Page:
will kindly accept my challenge to a duel. . . . We will fight!"
"Certainly!" rapped out the jeune premier, with a contemptuous
Extremely perturbed, the guests and the host, not knowing what
to do, drew Klimov aside and began begging him not to get up a
scandal. Astonished feminine countenances appeared in the
doorway. . . . The jeune premier turned round, said a few words,
and with an air of being unable to remain in a house where he
was insulted, took his cap and made off without saying good-bye.
On his way home the jeune premier smiled contemptuously and
shrugged his shoulders, but when he reached his hotel room and
stretched himself on his sofa he felt exceedingly uneasy.
"The devil take him!" he thought. "A duel does not matter, he
won't kill me, but the trouble is the other fellows will hear of
it, and they know perfectly well it was a yarn. It's abominable!
I shall be disgraced all over Russia. . . ."
Podzharov thought a little, smoked, and to calm himself went out
into the street.
"I ought to talk to this bully, ram into his stupid noddle that
he is a blockhead and a fool, and that I am not in the least
afraid of him. . . ."
The jeune premier stopped before Zybaev's house and looked at
the windows. Lights were still burning behind the muslin
curtains and figures were moving about.
"I'll wait for him!" the actor decided.
It was dark and cold. A hateful autumn rain was drizzling as
though through a sieve. Podzharov leaned his elbow on a
lamp-post and abandoned himself to a feeling of uneasiness.
He was wet through and exhausted.
At two o'clock in the night the guests began coming out of
Zybaev's house. The landowner from Tula was the last to make his
appearance. He heaved a sigh that could be heard by the whole
street and scraped the pavement with his heavy overboots.
"Excuse me!" said the jeune premier, overtaking him. "One
Klimov stopped. The actor gave a smile, hesitated, and began,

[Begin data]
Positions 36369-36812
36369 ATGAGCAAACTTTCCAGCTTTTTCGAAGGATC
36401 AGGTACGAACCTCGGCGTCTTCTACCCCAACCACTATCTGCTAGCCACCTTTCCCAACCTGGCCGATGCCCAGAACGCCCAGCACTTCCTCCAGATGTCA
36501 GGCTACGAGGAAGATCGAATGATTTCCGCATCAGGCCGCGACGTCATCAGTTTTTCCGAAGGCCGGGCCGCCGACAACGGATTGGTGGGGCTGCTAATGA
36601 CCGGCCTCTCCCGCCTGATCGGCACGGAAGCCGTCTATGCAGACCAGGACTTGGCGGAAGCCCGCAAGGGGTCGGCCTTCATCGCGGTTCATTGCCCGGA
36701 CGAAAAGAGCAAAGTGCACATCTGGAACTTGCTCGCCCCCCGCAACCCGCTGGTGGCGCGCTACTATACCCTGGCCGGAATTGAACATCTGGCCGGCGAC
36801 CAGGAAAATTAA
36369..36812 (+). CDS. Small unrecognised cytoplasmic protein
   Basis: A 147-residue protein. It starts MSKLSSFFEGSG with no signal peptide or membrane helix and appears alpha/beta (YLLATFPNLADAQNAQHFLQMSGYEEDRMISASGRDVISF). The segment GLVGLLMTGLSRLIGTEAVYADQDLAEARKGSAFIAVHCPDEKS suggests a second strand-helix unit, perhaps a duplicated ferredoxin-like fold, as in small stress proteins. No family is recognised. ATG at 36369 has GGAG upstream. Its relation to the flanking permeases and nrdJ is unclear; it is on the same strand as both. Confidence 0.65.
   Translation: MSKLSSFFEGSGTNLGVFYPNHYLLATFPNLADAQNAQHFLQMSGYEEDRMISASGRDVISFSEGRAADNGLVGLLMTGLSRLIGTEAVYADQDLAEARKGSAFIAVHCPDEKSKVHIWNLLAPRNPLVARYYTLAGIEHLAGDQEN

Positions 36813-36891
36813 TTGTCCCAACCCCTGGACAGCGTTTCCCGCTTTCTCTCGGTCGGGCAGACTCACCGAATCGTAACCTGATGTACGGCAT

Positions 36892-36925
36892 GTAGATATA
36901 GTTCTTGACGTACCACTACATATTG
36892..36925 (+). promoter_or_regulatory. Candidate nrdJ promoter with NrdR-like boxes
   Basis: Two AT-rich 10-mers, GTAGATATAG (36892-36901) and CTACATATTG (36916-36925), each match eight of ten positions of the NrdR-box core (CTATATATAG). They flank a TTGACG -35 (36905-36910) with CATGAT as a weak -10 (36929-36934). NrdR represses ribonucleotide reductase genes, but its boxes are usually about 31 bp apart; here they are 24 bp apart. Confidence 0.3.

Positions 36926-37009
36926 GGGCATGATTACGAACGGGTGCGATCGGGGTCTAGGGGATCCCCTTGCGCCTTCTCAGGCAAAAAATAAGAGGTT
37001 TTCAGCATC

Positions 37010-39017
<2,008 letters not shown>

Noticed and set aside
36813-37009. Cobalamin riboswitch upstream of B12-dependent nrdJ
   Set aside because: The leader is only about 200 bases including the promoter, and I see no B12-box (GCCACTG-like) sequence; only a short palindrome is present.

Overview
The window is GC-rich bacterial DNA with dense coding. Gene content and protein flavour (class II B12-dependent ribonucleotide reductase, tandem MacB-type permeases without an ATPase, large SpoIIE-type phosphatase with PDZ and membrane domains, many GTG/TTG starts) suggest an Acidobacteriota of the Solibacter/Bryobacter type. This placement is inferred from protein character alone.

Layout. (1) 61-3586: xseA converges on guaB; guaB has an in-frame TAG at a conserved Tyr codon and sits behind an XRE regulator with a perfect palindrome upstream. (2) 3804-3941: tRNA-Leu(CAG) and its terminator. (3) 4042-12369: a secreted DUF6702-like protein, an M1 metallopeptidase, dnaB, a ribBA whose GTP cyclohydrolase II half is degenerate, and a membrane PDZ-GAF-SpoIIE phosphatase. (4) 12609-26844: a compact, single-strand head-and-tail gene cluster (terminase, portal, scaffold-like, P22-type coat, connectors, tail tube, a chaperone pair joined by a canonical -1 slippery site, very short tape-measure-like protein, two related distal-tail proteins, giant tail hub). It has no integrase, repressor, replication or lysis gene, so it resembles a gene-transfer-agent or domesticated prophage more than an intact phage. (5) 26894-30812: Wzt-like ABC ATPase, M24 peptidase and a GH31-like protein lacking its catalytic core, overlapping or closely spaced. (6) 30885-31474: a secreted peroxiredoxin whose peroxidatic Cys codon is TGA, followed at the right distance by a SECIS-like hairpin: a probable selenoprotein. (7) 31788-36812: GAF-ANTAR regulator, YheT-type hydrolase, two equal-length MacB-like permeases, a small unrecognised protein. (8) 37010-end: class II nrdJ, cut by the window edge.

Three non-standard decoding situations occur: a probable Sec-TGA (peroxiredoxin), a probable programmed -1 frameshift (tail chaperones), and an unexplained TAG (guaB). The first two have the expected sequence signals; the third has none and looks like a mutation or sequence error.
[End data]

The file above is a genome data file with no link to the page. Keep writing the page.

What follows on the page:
stammering: "I . . . I confess . . . I told a lie."
"No, sir, you will please confess that publicly," said Klimov,
and he turned crimson again. "I can't leave it like that. . . ."
"But you see I am apologizing! I beg you . . . don't you
understand? I beg you because you will admit a duel will make
talk, and I am in a position. . . . My fellow-actors . . .
goodness knows what they may think. . . ."
The jeune premier tried to appear unconcerned, to smile, to
stand erect, but his body would not obey him, his voice
trembled, his eyes blinked guiltily, and his head drooped. For a
good while he went on muttering something. Klimov listened to
him, thought a little, and heaved a sigh.
"Well, so be it," he said. "May God forgive you. Only don't lie
in future, young man. Nothing degrades a man like lying . . .
yes, indeed! You are a young man, you have had a good education.
. . ."
The landowner from Tula, in a benignant, fatherly way, gave him
a lecture, while the jeune premier listened and smiled meekly. .
. . When it was over he smirked, bowed, and with a guilty step
and a crestfallen air set off for his hotel.
As he went to bed half an hour later he felt that he was out of
danger and was already in excellent spirits. Serene and
satisfied that the misunderstanding had ended so satisfactorily,
he wrapped himself in the bedclothes, soon fell asleep, and
slept soundly till ten o'clock next morning.
jeune premier: young lead actor
parole d'honneur: word of honor
soires fixes: set social gatherings
Mon Dieu: my God